Thursday, August 6, 2009

wonder


sometime. around five.
i felt deep sadness.
i wanted more aloneness than could possibly be mine.

and i didn't know why.
and then
i could have done a million things.
one-at-a-time.
and finished none of them.

do you know what i mean?

~

it left when the sun disappeared behind the trees.

and i swear when the light turned from yellow white to gold,
i heard in my head - "go to the plants".
so i did.

and as i stood next to them, touching their leaves - especially this very beautiful curve, this gentle soft arc
my body shivered energy right down from the very top of my head,
down my neck,
along my spine,
scattered down both legs and washed like a wave through my calves and off the bottom of my feet.

so i said "thankyou", because what do you say?



and it's times like these that i wonder even more than i usually do.

12 comments:

Bonnie, Original Art Studio said...

Steven:

How beautifully expressed. I have the impression you live your life in a state of wonder, wonderment, and that you are always wonder-full . . .

I have often noticed what you say, as well - that certain times of the day are filled with a yearning, or sometimes a sweet sadness or even a feeling I find hard to name - but I know it matters. Psychologists know that there is the phenomonen of "anniversary memories", e.g. where the season a loved one died can always be a difficult period for us. But this time of day effect is interesting.

Perhaps it is due to our bio-rhythms, hormones . . . or what I think is, it is the quality of light that calls forth the feeling from within.

I have found as I get older that I do not like and avoid any artificial light for as much of the day as I can - because it contaminates the quality of natural light - which is the place I live and breathe and feel.

Loved these reflections and where they took me. Thank you.

steven said...

hello bonnie - people who know me have said that i have a lot of child in me - childlike as opposed to childish!!! there are times of day that are more agic than oters for me, as there are times of day that have an almost sad quality about them. i have a similar reaction to artificial light and my classroom - which is blessed with enormous picture windows down the entire lngth of one side of the room, is more than often than not lit by the sun. te kids actually ask for it as opposed to the overhead lights!!!! thanks for your very kind and thoughtful comments bonnie. i really value your visits here. steven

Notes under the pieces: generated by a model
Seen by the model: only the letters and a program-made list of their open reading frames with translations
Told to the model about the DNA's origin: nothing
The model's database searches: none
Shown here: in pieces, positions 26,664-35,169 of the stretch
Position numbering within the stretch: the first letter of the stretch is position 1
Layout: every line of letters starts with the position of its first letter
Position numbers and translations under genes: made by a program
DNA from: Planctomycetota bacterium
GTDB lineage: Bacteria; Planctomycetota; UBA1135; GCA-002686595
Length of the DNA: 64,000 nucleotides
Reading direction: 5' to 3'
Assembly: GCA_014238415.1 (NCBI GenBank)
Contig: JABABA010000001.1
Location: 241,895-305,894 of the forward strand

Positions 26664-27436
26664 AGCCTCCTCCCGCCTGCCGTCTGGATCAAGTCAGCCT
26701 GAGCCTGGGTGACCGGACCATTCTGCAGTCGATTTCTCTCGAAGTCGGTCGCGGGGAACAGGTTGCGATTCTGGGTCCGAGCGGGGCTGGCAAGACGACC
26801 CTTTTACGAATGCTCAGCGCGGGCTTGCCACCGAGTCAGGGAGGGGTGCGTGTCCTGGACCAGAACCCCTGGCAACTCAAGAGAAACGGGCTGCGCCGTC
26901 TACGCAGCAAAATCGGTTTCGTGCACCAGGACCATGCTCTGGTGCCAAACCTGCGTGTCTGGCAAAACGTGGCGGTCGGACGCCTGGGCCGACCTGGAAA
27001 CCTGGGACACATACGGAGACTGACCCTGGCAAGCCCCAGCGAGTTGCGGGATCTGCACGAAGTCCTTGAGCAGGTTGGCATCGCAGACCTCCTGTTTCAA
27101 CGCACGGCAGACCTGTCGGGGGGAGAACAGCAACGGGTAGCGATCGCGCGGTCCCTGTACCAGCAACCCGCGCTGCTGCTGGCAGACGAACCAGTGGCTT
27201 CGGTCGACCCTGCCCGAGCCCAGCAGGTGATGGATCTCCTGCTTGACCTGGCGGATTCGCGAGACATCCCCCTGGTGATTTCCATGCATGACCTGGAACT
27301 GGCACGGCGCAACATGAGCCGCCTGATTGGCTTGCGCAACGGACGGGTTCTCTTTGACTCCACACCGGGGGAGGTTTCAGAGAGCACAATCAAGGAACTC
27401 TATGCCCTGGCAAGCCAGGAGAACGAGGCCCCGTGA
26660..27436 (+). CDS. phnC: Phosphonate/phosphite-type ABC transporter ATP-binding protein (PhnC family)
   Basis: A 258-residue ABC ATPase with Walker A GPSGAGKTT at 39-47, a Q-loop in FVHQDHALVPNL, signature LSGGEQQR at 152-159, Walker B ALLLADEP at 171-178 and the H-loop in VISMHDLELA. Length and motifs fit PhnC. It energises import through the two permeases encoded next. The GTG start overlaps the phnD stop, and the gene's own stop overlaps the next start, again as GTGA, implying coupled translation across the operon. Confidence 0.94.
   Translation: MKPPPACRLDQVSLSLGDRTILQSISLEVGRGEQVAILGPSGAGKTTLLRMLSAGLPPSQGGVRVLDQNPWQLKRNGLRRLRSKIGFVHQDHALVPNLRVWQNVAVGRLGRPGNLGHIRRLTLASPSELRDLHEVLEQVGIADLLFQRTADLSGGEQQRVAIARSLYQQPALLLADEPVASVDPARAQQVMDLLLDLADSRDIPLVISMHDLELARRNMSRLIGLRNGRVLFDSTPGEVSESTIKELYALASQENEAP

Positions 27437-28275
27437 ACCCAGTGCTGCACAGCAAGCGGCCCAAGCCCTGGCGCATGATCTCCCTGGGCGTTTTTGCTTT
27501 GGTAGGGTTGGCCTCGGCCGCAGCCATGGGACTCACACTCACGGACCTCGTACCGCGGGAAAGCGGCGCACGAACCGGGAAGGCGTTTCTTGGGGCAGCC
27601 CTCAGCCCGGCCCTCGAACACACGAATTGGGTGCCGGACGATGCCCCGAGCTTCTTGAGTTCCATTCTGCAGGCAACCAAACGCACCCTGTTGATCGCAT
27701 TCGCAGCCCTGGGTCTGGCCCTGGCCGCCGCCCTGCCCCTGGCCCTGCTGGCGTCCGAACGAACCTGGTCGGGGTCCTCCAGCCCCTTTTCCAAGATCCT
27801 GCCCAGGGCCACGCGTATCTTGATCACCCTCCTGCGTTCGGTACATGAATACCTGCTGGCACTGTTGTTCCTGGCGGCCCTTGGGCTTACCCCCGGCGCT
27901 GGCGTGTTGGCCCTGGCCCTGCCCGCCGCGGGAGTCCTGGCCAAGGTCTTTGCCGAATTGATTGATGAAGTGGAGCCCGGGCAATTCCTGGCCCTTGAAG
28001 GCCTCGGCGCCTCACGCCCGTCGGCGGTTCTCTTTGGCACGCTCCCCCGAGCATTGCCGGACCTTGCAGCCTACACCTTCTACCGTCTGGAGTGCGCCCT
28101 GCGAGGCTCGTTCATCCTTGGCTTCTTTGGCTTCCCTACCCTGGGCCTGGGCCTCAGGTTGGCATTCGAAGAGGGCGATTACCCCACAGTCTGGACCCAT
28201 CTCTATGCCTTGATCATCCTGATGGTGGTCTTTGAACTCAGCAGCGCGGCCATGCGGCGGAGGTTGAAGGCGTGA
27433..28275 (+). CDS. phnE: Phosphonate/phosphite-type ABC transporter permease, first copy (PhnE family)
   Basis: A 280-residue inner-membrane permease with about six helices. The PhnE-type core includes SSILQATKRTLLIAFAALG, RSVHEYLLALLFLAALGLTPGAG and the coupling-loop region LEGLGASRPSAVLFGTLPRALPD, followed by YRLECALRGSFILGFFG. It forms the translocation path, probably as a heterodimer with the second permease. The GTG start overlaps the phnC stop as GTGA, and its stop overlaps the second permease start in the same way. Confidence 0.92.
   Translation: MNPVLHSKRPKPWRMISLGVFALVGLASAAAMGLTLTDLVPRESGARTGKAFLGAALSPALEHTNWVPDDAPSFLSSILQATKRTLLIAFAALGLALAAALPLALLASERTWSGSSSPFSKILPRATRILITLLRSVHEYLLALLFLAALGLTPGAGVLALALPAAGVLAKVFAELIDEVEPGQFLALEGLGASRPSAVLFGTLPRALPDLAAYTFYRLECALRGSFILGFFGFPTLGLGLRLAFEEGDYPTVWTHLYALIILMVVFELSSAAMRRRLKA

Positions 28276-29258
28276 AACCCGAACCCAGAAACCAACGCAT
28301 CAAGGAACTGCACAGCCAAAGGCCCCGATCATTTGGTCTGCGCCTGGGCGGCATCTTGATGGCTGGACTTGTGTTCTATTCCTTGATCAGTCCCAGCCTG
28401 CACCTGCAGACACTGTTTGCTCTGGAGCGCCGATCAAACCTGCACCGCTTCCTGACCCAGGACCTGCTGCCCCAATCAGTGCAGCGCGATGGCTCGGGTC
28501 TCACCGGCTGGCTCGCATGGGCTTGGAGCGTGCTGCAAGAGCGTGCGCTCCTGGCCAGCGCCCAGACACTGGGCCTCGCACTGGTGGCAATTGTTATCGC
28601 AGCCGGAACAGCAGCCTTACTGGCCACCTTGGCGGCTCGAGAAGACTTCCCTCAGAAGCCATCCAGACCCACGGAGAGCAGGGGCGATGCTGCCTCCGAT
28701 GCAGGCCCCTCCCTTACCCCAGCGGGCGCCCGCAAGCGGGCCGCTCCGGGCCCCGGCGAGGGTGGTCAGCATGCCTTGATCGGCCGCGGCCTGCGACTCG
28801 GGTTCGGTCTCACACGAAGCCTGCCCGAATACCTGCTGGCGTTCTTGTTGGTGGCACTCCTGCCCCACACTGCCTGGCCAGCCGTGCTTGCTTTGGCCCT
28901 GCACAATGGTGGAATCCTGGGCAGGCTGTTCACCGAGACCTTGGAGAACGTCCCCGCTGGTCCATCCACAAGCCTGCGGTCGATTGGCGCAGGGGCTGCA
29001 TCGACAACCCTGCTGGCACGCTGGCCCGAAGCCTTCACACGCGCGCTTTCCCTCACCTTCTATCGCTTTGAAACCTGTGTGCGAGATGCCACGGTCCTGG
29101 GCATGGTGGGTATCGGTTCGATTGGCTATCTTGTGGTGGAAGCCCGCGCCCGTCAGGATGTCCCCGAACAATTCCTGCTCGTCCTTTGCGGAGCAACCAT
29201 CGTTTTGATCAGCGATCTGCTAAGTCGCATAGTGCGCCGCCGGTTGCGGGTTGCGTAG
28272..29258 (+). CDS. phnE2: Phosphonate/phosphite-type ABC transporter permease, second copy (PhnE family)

willow said...

I find much solace in my plants. When I feel like I need peace and balance I head straight for my patio to water and talk to my plants. It puts everything where it should be and then all is well in the world.

steven said...

hi willow, i love that you understand these things. it's not always easy to think and know and do things that are good and right but which aren't part of the common currency of people's experience!! i'm so glad that you visit and that you share all that you do over at the manor!!! have a lovely (what's left of this) evening.... steven

Amelia said...

You know, your posts and what you write are so open, free, and full of surprise and wonder...and you know what? It's OK to be an adult and STILL have a childlike heart/faith. Don't let it go!! :)

Alaine said...

I know what you mean - I take myself outside too; fresh air, the scent of nature, rejuvenates.

Delwyn said...

Steven

so many things are beyond words aren't they...in fact words often diminish them...

I think the green of plants calms and alters our mood...I know the green makes me feel tranquil...

Happy days

steven said...

hello amelia, thanks for that. i've always valued that quality in myself but it is one of those features that lends itself to making others uncomfortable. it's not leaving any time soon!! have a peaceful day. steven

steven said...

hello alaine, my parents would go for a walk under similar circumstances. i usually go for a bike ride. somehow the change in location or perspective allows for things to settle away from the surface. have a peaceful day. steven

steven said...

hi delwyn, so many things are beyond words. yes. i love sitting in my big chair - well it's not 'mine' at all but i seem to frequent it more than anyone else - because it is surrounded by plants. the green calms: the way the light plays through and over the leaves, their shapes and textures draws me away from the silly little things over which i have no control anyway, so better to let them be!!! have a peaceful day by the river. steven

Dan Gurney said...

The magic, mystery, generosity, and soulforce of plants becomes more apparent to me each day. I think because we're mammals we tend to be drawn into the stories of other animals, mammals, especially.

But plants, to me, are much higher and more refined life forms. With sunlight, minerals, water, and COs, they concoct so many things, among them food and oxygen for the whole menagerie of animals.

It's taken a long time to understand their nobility, generosity, creativity, and well, magic.

steven said...

hello dan, thanks for this. i'm intrigued by this thinking if only because i've never thought of there being heirarchies in nature. i see processes, ecologies, webs of connectivity. i think that plants have been undervalued and certainly in heirarchies that i ahve seen they are close to the bottom. that makes no sense to me. it's like ignoring the sun when you're talking about energy and life itself!
there is an astonishing degree of magic i connect to plants. i've had many experiences to support that - including the one i described just yesterday. thanks so much for your insightful and thoughtful comments dan. i really value your visits here. steven